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A certified arborist is tree care specialists who fully understand the needs of trees, trained to provide complete plant health care for your trees and shrubs. They are trained and knowledgeable in all aspects of arboriculture. ISA Certified Arborist have met all requirements to be eligible for the exam, which includes three or more years of full-time, eligible, practical work experience in arboriculture and/or a degree in the field of arboriculture, horticulture, landscape architecture, or forestry from a regionally accredited educational institute. This certification covers a large number of topics giving the candidates flexibility in the arboricultural profession. A code of ethics for ISA Certified Arborists® strengthens the credibility and reliability of the work force. This certification is accredited by the American National Standards Institute, meeting and exceeding ISO 17024. Johnson’s Tree Care Inc is certified arborist accredited by International Society of Arboriculture (ISA), identified throughout the bay area as qualified, knowledgeable tree care professionals.
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Yes, we are licensed, insured, and fully bonded. We have been licensed since the start of the company in 1989. All our vehicles are also insured.
Tree trimming and tree pruning is the process of cutting and removing dead branches. Tree rimming usually refers to shrubs and tree pruning usually refers to trees. Tree pruning is performed in order to protect the tree or shrub while trimming is performed to ensure perfect growth of the shrub or hedge. Tree trimming service on the other hand is done to remove overgrown bushes which prevents the shrub from receiving enough moisture and light. Tree pruning service involves removal or dead or loose or infected branches so that the shrub can flourish properly. It is also done to give a particular shape to the shrub for aesthetic purposes.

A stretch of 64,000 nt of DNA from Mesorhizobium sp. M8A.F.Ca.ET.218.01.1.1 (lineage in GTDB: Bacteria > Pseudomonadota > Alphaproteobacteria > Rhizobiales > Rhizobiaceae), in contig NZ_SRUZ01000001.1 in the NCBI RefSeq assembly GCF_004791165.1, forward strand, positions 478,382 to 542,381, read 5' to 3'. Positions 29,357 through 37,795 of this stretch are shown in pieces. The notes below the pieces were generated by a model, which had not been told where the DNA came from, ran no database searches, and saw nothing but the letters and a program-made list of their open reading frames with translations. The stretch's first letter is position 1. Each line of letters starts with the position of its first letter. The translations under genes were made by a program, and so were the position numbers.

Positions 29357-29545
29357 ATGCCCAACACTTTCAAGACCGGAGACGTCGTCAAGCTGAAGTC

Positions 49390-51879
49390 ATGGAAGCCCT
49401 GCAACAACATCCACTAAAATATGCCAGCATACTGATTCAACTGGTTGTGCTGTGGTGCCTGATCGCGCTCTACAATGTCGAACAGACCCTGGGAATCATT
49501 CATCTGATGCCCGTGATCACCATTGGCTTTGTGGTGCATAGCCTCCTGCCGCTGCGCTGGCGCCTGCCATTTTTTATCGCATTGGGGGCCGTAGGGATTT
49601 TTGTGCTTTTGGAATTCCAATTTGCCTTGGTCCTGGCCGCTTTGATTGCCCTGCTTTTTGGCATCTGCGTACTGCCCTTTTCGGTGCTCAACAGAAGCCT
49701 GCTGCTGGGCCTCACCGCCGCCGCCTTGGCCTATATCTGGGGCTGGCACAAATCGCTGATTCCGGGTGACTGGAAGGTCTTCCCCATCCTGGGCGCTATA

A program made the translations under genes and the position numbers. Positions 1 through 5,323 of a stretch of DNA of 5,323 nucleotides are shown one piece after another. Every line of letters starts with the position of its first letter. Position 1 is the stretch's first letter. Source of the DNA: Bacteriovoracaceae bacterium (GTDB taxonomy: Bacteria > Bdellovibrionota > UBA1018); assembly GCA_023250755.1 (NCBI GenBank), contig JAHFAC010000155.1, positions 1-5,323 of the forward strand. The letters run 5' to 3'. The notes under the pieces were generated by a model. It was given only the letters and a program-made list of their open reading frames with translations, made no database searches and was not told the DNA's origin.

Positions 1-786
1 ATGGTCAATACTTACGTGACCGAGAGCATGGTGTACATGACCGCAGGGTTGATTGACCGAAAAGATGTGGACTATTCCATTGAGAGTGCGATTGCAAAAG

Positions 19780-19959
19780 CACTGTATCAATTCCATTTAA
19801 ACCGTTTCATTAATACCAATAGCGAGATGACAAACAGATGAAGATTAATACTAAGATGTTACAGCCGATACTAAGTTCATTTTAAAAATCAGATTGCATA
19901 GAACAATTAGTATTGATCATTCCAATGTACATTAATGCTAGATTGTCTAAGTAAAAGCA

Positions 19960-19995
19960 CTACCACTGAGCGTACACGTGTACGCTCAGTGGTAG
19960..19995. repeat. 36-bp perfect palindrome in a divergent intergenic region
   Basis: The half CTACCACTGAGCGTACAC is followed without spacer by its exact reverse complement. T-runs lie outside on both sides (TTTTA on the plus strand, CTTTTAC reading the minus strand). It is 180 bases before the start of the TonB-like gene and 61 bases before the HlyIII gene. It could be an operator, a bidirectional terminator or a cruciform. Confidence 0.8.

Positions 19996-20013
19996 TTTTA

rees are generally trimmed for one of three purposes: aesthetics, safety or health. For example: Aesthetics – Pruning a tree effectively helps to maintain its shape and appearance. However, you shouldn’t try to impose an unnatural shape or size on a tree. The amount of trimming and pruning that will be needed could seriously damage it. Safety – Dead or broken branches and limbs can fall off at any time, which is a serious safety hazard. If the branches of a tree obstruct your vision while driving, they should be trimmed away. Finally, tree limbs and branches occasionally grow too close to utility lines. Contact the utility company to handle such issues. Health – It is sometimes possible to save an infected tree by strategically pruning away affected branches and limbs. Thinning the crown of a tree improves airflow, which can be very beneficial. If branches are crossing or rubbing together, they should be trimmed so that they don’t fall unexpectedly.
This depends to a large extent on why you prune. Light pruning and the removal of dead wood can be done anytime. Otherwise, here are some guidelines, but recognizing that individual species may differ is important to remember. Winter Pruning: Pruning during dormancy is the most common practice. It results in a vigorous burst of new growth in the spring and should be used if that is the desired effect. It is usually best to wait until the coldest part of winter has passed. Some species, such as maple, walnuts and birches, may “bleed”—when the sap begins to flow. This is not harmful and will cease when the tree leafs out. Summer Pruning: To direct the growth by slowing the branches you don’t want; or to slow “dwarf” the development of a tree or branch, pruning should be done soon after seasonal growth is complete. The reason for the slowing effect is that you reduce the total leaf surface, thereby reducing the amount of food manufactured and sent to the roots. Another reason to prune in the summer is for corrective purposes. Defective limbs can be seen more easily, or limbs that hang down too far under the weight of the leaves. Pruning Flowering Trees to Enhance FloweringIf your purpose for pruning is to enhance flowering: For trees that bloom in spring, prune when their flowers fade. Trees and shrubs that flower in mid- to late summer should be pruned in winter or early spring. When Not To Prune: Fall: Because decay fungi spread their spores profusely in the fall and healing of wounds seems to be slower on fall on cuts, this is a good time to leave your pruning tools in storage.